North Korea: Taedonggang Beer Festival canceled on short notice

Just one week before its start, Taedonggang Beer Festival has been canceled without any further explanation. The festival was launched last year and offered an array of local beers, including North Korea’s white rice and dark beers as well as several brews from the state-owned Taedonggang Beer Factory. The festival, which was supposed to be repeated annually, drew about 45,000 visitors and showed that “our people’s lives [is] filled with happiness and optimism, building up a people’s paradise and a highly civilised socialist country, while smashing the US and its followers’ heinous moves to isolate and stifle the Democratic People’s Republic of Korea,” according to Korean Central Television.

"The reason for the cancellation is unclear […] but it is possibly down to the ongoing drought in the country that has caused a great deal of trouble," China-based tour company Koryo Tours, which organizes trips into North Korea, wrote on its blog. "It won't look great for Pyongyang middle class to be having a jolly good time while people are working on drought relief," Simon Cockerell, Koryo's general manager told CNNMoney.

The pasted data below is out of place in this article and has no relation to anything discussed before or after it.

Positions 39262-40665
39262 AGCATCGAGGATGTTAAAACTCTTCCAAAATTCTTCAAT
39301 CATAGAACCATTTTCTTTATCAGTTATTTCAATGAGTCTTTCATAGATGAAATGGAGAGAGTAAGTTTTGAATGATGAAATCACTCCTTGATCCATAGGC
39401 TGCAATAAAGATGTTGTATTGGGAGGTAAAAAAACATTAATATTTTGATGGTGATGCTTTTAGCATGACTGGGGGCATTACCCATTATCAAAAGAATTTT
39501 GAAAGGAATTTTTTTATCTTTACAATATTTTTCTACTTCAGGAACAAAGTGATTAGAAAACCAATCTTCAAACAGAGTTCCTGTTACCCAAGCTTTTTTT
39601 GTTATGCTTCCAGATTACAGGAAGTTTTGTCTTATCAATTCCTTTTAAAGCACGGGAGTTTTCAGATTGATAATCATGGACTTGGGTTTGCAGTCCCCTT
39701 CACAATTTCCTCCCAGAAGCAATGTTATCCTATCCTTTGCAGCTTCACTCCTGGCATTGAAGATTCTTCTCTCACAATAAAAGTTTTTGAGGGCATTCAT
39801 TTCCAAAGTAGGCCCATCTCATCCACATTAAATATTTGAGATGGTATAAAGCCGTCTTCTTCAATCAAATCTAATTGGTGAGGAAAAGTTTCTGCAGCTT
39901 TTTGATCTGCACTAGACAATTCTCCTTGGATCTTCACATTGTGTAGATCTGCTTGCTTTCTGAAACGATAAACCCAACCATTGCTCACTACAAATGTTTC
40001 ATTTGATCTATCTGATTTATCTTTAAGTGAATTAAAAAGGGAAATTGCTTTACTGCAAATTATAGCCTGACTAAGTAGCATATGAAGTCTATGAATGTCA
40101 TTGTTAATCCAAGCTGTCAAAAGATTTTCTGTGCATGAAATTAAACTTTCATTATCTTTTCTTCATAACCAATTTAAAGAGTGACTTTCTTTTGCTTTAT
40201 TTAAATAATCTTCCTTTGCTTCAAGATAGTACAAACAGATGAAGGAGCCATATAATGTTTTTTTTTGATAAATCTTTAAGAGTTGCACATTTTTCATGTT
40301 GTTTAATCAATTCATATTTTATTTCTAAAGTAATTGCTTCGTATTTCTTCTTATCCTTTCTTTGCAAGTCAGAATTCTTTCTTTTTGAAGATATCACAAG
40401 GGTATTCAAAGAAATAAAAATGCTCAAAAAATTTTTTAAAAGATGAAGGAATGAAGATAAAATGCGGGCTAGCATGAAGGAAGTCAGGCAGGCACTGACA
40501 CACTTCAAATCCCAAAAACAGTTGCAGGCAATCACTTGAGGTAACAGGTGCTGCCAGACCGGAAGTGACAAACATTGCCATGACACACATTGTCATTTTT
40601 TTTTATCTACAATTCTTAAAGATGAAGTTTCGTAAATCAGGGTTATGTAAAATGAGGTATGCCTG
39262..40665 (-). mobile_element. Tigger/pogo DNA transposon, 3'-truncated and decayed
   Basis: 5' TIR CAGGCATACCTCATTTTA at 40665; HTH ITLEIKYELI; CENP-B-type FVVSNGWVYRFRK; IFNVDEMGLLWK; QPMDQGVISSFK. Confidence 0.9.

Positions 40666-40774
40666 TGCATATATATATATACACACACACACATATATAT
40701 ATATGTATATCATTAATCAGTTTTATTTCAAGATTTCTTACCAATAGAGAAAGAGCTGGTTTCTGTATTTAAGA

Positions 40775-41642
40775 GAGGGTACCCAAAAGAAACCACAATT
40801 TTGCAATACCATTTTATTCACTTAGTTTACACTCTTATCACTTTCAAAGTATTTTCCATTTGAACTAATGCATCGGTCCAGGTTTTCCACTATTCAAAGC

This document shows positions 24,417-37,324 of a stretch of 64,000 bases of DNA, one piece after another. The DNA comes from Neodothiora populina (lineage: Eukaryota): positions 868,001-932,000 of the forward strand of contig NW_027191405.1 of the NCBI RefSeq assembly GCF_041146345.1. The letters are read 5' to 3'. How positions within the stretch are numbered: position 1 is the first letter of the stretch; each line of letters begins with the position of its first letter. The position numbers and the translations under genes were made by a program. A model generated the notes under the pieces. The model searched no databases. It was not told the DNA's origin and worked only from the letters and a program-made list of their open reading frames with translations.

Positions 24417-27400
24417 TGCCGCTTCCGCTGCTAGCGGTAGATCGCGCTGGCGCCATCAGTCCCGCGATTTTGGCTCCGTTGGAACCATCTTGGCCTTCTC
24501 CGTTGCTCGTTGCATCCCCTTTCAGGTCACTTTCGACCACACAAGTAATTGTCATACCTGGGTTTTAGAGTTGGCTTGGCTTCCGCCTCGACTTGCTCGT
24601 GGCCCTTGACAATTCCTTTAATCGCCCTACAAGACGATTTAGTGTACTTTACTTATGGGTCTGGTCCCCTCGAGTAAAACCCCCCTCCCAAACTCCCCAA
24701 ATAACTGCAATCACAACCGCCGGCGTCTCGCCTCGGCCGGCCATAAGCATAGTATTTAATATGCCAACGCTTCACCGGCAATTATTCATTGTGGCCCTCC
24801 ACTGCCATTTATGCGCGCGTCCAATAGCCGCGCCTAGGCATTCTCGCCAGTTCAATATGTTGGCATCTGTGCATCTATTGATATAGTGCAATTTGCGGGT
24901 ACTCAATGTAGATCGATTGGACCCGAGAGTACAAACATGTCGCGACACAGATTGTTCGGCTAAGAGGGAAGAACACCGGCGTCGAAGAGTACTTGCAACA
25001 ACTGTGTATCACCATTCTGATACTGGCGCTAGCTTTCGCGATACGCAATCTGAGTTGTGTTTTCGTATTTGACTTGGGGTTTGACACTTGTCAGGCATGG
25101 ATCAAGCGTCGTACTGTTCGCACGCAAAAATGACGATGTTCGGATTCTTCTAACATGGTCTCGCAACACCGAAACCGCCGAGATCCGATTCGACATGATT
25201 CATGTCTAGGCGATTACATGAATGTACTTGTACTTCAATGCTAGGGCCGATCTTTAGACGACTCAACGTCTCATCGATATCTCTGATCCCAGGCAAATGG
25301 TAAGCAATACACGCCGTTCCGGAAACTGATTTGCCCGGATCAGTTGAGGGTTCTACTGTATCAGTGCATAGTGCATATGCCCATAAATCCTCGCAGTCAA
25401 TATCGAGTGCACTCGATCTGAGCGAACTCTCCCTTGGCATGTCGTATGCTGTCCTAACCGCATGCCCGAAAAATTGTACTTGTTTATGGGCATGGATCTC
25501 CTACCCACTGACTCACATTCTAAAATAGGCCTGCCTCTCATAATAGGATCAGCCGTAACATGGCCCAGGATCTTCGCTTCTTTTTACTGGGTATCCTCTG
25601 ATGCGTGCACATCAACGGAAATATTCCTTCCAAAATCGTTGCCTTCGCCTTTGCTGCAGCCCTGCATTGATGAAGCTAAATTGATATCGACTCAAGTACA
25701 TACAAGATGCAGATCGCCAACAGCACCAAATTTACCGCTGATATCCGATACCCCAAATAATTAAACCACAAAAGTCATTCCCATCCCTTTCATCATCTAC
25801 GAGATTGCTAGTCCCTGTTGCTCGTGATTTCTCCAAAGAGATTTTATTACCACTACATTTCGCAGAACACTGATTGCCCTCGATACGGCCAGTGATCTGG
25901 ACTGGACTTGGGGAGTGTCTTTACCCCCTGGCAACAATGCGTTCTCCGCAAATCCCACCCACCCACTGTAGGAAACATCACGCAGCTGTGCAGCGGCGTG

The internationally isolated country may soon experience its worst drought since 2001, according to a recent report by the United Nations. Dry weather during the growing season of April to June heavily affected crops of rice and maize. Help from outside may also be limited because the socialist regime limits access of foreign aid to its country. On top, U.S. State Department said last Friday, it will issue a travel ban to North Korea for all Americans following the death of U.S. American citizen Otto Frederick Warmbier, who was arrested  last year in North Korea and died on June 19, 2017, six days after his return to the United States.

State-owned Taedonggang Beer Factory started operations in 2002. The brewery uses German equipment of the closed Ushers of Trowbridge brewery from Wiltshire, England. It was bought for £1.5 million ($1.95 million) at the behest of then-leader of North Korea Kim Jong-Il, dismantled and shipped to Pyongyang. Since then, North Korea has had a steady supply of beer.

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